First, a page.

COPD/Emphysema

What is COPD?

Chronic Obstructive Pulmonary Disease (COPD) is a disease that affects the lungs by blocking the airflow and making it hard to breathe. Two common types of COPD are chronic bronchitis and emphysema, and most people with COPD have a combination of both types of the disease.

 

What is Emphysema?

Emphysema is a form of Chronic Obstructive Pulmonary Disease - COPD.1

Emphysema is called a Chronic Obstructive Pulmonary Disease (COPD) because the tissue that normally holds the lung airways open gets destroyed. Emphysema is characterized by an abnormal and permanent destruction and enlargement of tiny air spaces called “alveoli” that transfer oxygen from the lungs to the bloodstream. The alveoli in the lungs are clustered like bunches of grapes. In emphysema, the inner walls of the alveoli weaken and break, creating one larger air space instead of many small ones. This reduces the ability of the lungs to take in oxygen and remove carbon dioxide.

It is difficult for patients with emphysema to breathe because their airways collapse when they try to exhale, trapping the old air in their lungs and leaving little room for fresh, oxygen-rich air to enter. This “air trapping”, combined with the damaged alveoli and less oxygen transfer to the blood, results in a feeling of breathlessness. Emphysema is a “progressive” disease, that is, as lung damage continues over time this feeling of breathlessness also increases.

In the early stages of emphysema, patients may notice shortness of breath (dyspnoea) only when they exercise. As their emphysema gets worse, they may become short of breath when performing everyday activities (such as bathing or dressing) or even when they are at rest (rest dyspnoea). Patients with emphysema feel generally exhausted and their exercise capacity is reduced. There may also be a bluish tinge to the lips and the tips of fingers and toes (cyanosis) because of the reduced oxygen content of the blood.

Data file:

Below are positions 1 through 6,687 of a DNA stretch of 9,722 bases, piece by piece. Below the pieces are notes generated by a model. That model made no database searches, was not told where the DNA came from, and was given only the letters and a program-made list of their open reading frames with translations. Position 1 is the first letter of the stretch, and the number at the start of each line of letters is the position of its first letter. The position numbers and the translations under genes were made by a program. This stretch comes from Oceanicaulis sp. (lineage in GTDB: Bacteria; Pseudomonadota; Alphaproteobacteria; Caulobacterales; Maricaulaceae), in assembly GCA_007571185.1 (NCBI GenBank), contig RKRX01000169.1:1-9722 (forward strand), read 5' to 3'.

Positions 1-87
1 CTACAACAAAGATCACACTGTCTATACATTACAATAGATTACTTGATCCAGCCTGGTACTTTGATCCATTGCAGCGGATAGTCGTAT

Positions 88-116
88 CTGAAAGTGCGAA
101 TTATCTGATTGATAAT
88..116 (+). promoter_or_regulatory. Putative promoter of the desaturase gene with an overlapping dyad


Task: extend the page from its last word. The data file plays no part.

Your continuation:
Those who have advanced emphysema feel physically restricted, even in everyday tasks. The smallest exertion, such as climbing stairs or going to the supermarket, can become a problem.


1Global Initiative for Chronic Obstructive Lung Disease. Global Strategy for the Diagnosis, Management, and Prevention of Chronic Obstructive     Pulmonary Disease. http://www.goldcopd.org. Accessed Nov 22, 2016
 

What Causes Emphysema?

There are many causes of emphysema. The major factors for developing severe emphysema include:

  • Smoking cigarettes
  • Exposure to second hand cigarette smoke
  • Occupational hazards such as exposure to chemical fumes, smoke, or dust
  • Long term exposure to other lung irritants such as air pollution

Little is known about why some patients develop emphysema and other patients do not. In some patients, emphysema may be related to genetics or may result from the body not producing enough of a specific protein to protect the lungs and liver (alpha-1-antitrypsin deficiency). Genetics may also cause some people’s emphysema to get worse faster than in other people.

 

What are the Signs and Symptoms of Emphysema?

The signs of emphysema are what physicians look for in a patient to help identify emphysema and its severity. The onset of emphysema is typically slow and gradual over time. Signs of emphysema include:

  • Breathlessness
  • Decreasing Exercise Capacity
  • Gradual expansion of the chest (also known as “barrel chest”)
  • Clubbing or rounding of the fingertips
  • Underweight, malnutrition
  • Bluish lips due to decreased levels of circulating oxygen in the bloodstream

In smokers who develop emphysema, the first symptoms usually begin between the ages of 45 and 60. Everyone suffering from emphysema will experience shortness of breath, especially with physical exertion, such as exercise. The feeling of breathlessness can get worse if the patient continues to smoke cigarettes. Many people with emphysema may develop other common symptoms such as:

  • Wheezing
  • Coughing

People with emphysema may also develop some other less common symptoms such as:

  • Loss of appetite and weight loss
  • Depression
  • Poor sleep quality
  • Anxiety in situations of extreme breathlessness